1. CAIRO, EGYPT — On Sunday, a bomb ripped through a tourist bus in the resort town of Taba, killing at least three foreign tourists and the Egyptian bus driver. Taba is located in Egypt’s restive Sinai Peninsula on the border with Israel, a region as well known for its beautiful beaches and amazing coral as it is for its smuggling routes, rebellious residents, and homegrown terrorist groups.

    Egypt’s violent spiral is only getting worse

     

  2. We’re back! Here’s a look at this week’s cover. #egypt #magazines

     

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  4. Can anyone bring Egyptians back together?

    Morsi was only elected a year ago, and the military’s decision to give him the boot was bound to trigger an angry backlash from the Islamists who helped him win a narrow majority in the country’s first free elections. Reconciliation was never going to be easy between the opposition and Morsi loyalists.

     

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  6. Jacob Lippincott is on the ground in Cairo. Here’s his latest update:

    Violent street fights are tearing apart the downtown area, the capital’s economic and cultural nerve center. Secular activists, football hooligans, and grubby street children fight police on the Nile Corniche, an open promenade that runs along the famous river. Meanwhile, gangs of thugs prey on peaceful activists, local businesses, and passers-by in the city’s shadowed side streets.

    Women are being viciously targeted. Over the last week, there have been more than a dozen brazen gang rapes and sexual assaults in and around Tahrir Square. In one particularly harrowing case, a gang of youths took turns raping a 19-year-old woman, mutilated her vagina with a knife, and left her naked on the street. She is reportedly still in critical condition in a Cairo hospital, suffering from internal injuries.

    I personally witnessed one of these assaults in Tahrir. Some tried to help the woman, while others joined in the assault. There were masses of people pushing past each other to get away, and I, along with everyone around me, was pressed against a wall, unable to help, flee, or move.

    Keep reading

     

  7. Just as they did in 2011, angry Egyptians are taking to the streets. And the whole scene is looking eerily similar

    (Source: theweek.com)

     

  8. Cartoon of the day: Solving Egypt’s future 
    TOM TOLES © 2012 Universal Press Syndicate

    More cartoons

    (Source: theweek.com)

     

  9. PHOTO: REUTERS/Ibraheem Abu Mustaf

    September 14th marks day four of anti-U.S. protests sweeping across the Arab world. The escalating violence, stoked by an online movie trailer mocking Islam’s Prophet Mohammad, has left four dead in Libya, including U.S. Ambassador Chris Stevens. More deaths have been reported in Yemen. Indonesian and Afghani officials are working to keep a lid on protests in their countries by blocking the YouTube video fueling demonstrators’ anger.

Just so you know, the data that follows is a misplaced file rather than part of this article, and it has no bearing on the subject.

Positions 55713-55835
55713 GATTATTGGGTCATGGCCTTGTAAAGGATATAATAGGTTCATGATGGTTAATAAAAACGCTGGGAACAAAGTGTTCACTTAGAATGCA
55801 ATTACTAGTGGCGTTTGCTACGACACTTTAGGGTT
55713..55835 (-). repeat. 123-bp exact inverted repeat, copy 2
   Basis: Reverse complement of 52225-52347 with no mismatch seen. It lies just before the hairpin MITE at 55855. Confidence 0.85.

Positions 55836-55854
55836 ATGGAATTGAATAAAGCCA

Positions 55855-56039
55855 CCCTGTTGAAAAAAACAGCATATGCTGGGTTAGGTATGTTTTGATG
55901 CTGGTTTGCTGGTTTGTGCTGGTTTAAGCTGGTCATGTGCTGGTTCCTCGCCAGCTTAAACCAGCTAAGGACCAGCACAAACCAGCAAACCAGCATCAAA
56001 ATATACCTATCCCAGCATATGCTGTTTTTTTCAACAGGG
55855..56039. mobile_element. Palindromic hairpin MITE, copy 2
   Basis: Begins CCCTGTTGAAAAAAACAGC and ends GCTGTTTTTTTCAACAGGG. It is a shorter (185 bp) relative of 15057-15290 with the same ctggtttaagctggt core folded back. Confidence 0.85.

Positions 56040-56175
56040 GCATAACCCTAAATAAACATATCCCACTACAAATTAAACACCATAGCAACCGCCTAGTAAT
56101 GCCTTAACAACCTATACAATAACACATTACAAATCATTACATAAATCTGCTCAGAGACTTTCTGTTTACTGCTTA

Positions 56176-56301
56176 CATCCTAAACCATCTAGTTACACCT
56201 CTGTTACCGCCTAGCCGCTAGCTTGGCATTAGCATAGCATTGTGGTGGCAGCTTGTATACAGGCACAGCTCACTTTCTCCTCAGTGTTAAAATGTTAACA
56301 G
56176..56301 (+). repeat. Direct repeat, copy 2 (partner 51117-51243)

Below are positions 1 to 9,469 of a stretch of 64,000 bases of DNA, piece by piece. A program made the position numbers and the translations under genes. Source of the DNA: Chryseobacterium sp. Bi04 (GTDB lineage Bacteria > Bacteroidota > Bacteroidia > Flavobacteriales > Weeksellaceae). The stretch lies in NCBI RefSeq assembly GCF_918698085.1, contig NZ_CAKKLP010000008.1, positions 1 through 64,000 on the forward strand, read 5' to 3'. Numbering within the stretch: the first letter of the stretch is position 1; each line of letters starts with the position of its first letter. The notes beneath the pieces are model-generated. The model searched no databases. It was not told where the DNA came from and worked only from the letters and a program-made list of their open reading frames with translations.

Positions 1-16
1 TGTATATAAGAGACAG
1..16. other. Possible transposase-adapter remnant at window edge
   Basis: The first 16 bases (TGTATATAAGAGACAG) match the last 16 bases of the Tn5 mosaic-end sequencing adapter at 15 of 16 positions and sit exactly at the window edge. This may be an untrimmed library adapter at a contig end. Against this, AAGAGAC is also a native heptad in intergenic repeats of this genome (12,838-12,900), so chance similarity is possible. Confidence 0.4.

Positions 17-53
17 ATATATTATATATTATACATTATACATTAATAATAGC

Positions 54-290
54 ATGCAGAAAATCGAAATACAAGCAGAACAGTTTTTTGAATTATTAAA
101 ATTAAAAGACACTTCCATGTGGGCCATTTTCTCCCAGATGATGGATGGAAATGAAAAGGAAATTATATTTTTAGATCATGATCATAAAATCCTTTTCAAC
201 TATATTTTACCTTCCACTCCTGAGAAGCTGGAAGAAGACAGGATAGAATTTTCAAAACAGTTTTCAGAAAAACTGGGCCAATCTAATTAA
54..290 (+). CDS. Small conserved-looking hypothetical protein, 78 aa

How far will the protests go, and where will they lead?

    (Source: theweek.com)

     

  10. "The Egyptians who vented their rage during Mrs. Clinton’s visit, appear to have been inspired by fears that the Obama administration harbors a secret, pro-Islamist agenda," says Robert Mackey at The New York Times.

    A day after Clinton met with the country’s new president, Mohamed Morsi of the Muslim Brotherhood, angry crowds chanted “Monica, Monica” as Clinton’s motorcade passed. In an attempt to downplay the hostile reception, one State Department official cautioned that it’s “easy to over-read a small group of pretty energetic protesters” in a country of 90 million people. 

    Hillary Clinton’s rough reception in Egypt: What it means

    (Source: theweek.com)

     

  11. Spoke too soon.

    More bad opinions through the ages here.

     

  12. Fair elections for Egypt? Egypt wrapped up two days of voting Thursday in what’s being hailed as the country’s first legitimate presidential election ever. 

    The counting continued on Friday, but partial results suggest that Mohammed Mursi, the candidate of the once-outlawed Muslim Brotherhood, has earned a spot in a June run-off. The battle for the second slot remains tight, with a darkhorse leftist candidate, Hamdeen Sabahi, neck-and-neck with Ahmed Shafiq, a former air force commander and holdover from the Hosni Mubarak era. 

    Was the balloting as fair as Egyptian leaders promised it would be?

    (Source: theweek.com)

     

  13. More than a year into their revolution, Egyptian voters are going to the polls, and for the first time in recent memory, they don’t know the winner ahead of time. The election, which will continue on Thursday, pits secularists against Islamists, and revolutionaries against old regime figures. Here, some critical questions about the election, and what the result will mean:

    Will Egypt going Islamist? The Associated Press writes:

    A victory by the fundamentalist Muslim Brotherhood’s candidate Mohammed Morsi will likely mean a greater emphasis on religion in government. The group, which already dominates parliament, says it won’t mimic Saudi Arabia and force women to wear veils or implement harsh punishments like amputations. But it says it does want to implement a more moderate version of Islamic law, which liberals fear will mean limitations on many rights.

    More key questions on Egypt’s historic presidential election